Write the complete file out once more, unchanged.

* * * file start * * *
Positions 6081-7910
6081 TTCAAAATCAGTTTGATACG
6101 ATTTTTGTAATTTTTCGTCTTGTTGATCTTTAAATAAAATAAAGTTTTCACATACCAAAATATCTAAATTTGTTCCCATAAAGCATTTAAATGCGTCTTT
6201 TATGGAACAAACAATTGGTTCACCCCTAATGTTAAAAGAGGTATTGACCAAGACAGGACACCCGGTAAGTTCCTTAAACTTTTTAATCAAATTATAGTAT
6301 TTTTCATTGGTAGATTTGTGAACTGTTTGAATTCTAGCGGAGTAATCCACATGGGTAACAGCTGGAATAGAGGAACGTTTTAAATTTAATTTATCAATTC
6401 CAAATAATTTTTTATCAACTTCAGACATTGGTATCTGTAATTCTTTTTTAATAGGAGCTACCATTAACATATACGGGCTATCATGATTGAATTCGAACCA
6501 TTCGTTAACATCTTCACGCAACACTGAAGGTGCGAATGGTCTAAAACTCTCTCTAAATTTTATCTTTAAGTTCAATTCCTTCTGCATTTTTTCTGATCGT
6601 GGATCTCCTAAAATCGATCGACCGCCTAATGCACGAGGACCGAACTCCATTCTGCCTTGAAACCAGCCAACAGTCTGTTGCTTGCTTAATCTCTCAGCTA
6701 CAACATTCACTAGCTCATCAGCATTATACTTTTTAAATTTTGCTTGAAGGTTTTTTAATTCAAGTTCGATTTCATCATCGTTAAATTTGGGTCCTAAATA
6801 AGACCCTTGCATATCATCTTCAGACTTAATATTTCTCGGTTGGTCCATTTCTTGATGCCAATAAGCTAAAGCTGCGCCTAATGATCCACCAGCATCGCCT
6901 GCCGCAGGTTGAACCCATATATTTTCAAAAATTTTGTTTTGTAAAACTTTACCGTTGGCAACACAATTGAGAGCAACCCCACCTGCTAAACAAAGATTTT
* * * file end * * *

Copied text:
Positions 6081-7910
6081 TTCAAAATCAGTTTGATACG
6101 ATTTTTGTAATTTTTCGTCTTGTTGATCTTTAAATAAAATAAAGTTTTCACATACCAAAATATCTAAATTTGTTCCCATAAAGCATTTAAATGCGTCTTT
6201 TATGGAACAAACAATTGGTTCACCCCTAATGTTAAAAGAGGTATTGACCAAGACAGGACACCCGGTAAGTTCCTTAAACTTTTTAATCAAATTATAGTAT
6301 TTTTCATTGGTAGATTTGTGAACTGTTTGAATTCTAGCGGAGTAATCCACATGGGTAACAGCTGGAATAGAGGAACGTTTTAAATTTAATTTATCAATTC
6401 CAAATAATTTTTTATCAACTTCAGACATTGGTATCTGTAATTCTTTTTTAATAGGAGCTACCATTAACATATACGGGCTATCATGATTGAATTCGAACCA
6501 TTCGTTAACATCTTCACGCAACACTGAAGGTGCGAATGGTCTAAAACTCTCTCTAAATTTTATCTTTAAGTTCAATTCCTTCTGCATTTTTTCTGATCGT
6601 GGATCTCCTAAAATCGATCGACCGCCTAATGCACGAGGACCGAACTCCATTCTGCCTTGAAACCAGCCAACAGTCTGTTGCTTGCTTAATCTCTCAGCTA
6701 CAACATTCACTAGCTCATCAGCATTATACTTTTTAAATTTTGCTTGAAGGTTTTTTAATTCAAGTTCGATTTCATCATCGTTAAATTTGGGTCCTAAATA
6801 AGACCCTTGCATATCATCTTCAGACTTAATATTTCTCGGTTGGTCCATTTCTTGATGCCAATAAGCTAAAGCTGCGCCTAATGATCCACCAGCATCGCCT
6901 GCCGCAGGTTGAACCCATATATTTTCAAAAATTTTGTTTTGTAAAACTTTACCGTTGGCAACACAATTGAGAGCAACCCCACCTGCTAAACAAAGATTTT